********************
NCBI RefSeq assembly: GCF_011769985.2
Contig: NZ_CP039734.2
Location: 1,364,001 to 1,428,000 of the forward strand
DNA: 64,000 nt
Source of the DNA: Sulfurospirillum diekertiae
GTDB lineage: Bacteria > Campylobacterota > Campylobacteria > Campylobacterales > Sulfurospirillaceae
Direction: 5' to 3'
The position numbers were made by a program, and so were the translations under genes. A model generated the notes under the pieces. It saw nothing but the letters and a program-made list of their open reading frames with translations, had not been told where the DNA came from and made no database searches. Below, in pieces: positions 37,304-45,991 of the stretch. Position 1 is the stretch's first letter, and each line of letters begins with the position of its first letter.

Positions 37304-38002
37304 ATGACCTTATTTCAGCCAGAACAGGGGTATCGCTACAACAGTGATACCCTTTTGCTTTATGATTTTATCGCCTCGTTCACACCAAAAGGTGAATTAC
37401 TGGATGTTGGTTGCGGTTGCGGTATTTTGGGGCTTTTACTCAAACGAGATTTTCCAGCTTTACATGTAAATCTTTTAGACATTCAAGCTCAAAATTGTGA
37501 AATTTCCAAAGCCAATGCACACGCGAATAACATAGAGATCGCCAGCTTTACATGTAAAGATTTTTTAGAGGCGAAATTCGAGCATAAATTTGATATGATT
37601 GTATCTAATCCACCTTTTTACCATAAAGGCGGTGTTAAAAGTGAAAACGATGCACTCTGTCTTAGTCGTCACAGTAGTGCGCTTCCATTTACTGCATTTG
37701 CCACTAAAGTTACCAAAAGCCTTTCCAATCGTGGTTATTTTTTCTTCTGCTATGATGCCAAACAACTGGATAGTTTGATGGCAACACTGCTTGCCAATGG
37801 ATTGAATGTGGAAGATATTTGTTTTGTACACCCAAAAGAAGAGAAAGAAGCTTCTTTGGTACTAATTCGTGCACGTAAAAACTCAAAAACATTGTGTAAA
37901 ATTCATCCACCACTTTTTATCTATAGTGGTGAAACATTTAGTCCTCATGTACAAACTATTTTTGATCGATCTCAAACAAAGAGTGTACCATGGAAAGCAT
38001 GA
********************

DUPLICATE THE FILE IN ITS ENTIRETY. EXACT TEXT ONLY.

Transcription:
NCBI RefSeq assembly: GCF_011769985.2
Contig: NZ_CP039734.2
Location: 1,364,001 to 1,428,000 of the forward strand
DNA: 64,000 nt
Source of the DNA: Sulfurospirillum diekertiae
GTDB lineage: Bacteria > Campylobacterota > Campylobacteria > Campylobacterales > Sulfurospirillaceae
Direction: 5' to 3'
The position numbers were made by a program, and so were the translations under genes. A model generated the notes under the pieces. It saw nothing but the letters and a program-made list of their open reading frames with translations, had not been told where the DNA came from and made no database searches. Below, in pieces: positions 37,304-45,991 of the stretch. Position 1 is the stretch's first letter, and each line of letters begins with the position of its first letter.

Positions 37304-38002
37304 ATGACCTTATTTCAGCCAGAACAGGGGTATCGCTACAACAGTGATACCCTTTTGCTTTATGATTTTATCGCCTCGTTCACACCAAAAGGTGAATTAC
37401 TGGATGTTGGTTGCGGTTGCGGTATTTTGGGGCTTTTACTCAAACGAGATTTTCCAGCTTTACATGTAAATCTTTTAGACATTCAAGCTCAAAATTGTGA
37501 AATTTCCAAAGCCAATGCACACGCGAATAACATAGAGATCGCCAGCTTTACATGTAAAGATTTTTTAGAGGCGAAATTCGAGCATAAATTTGATATGATT
37601 GTATCTAATCCACCTTTTTACCATAAAGGCGGTGTTAAAAGTGAAAACGATGCACTCTGTCTTAGTCGTCACAGTAGTGCGCTTCCATTTACTGCATTTG
37701 CCACTAAAGTTACCAAAAGCCTTTCCAATCGTGGTTATTTTTTCTTCTGCTATGATGCCAAACAACTGGATAGTTTGATGGCAACACTGCTTGCCAATGG
37801 ATTGAATGTGGAAGATATTTGTTTTGTACACCCAAAAGAAGAGAAAGAAGCTTCTTTGGTACTAATTCGTGCACGTAAAAACTCAAAAACATTGTGTAAA
37901 ATTCATCCACCACTTTTTATCTATAGTGGTGAAACATTTAGTCCTCATGTACAAACTATTTTTGATCGATCTCAAACAAAGAGTGTACCATGGAAAGCAT
38001 GA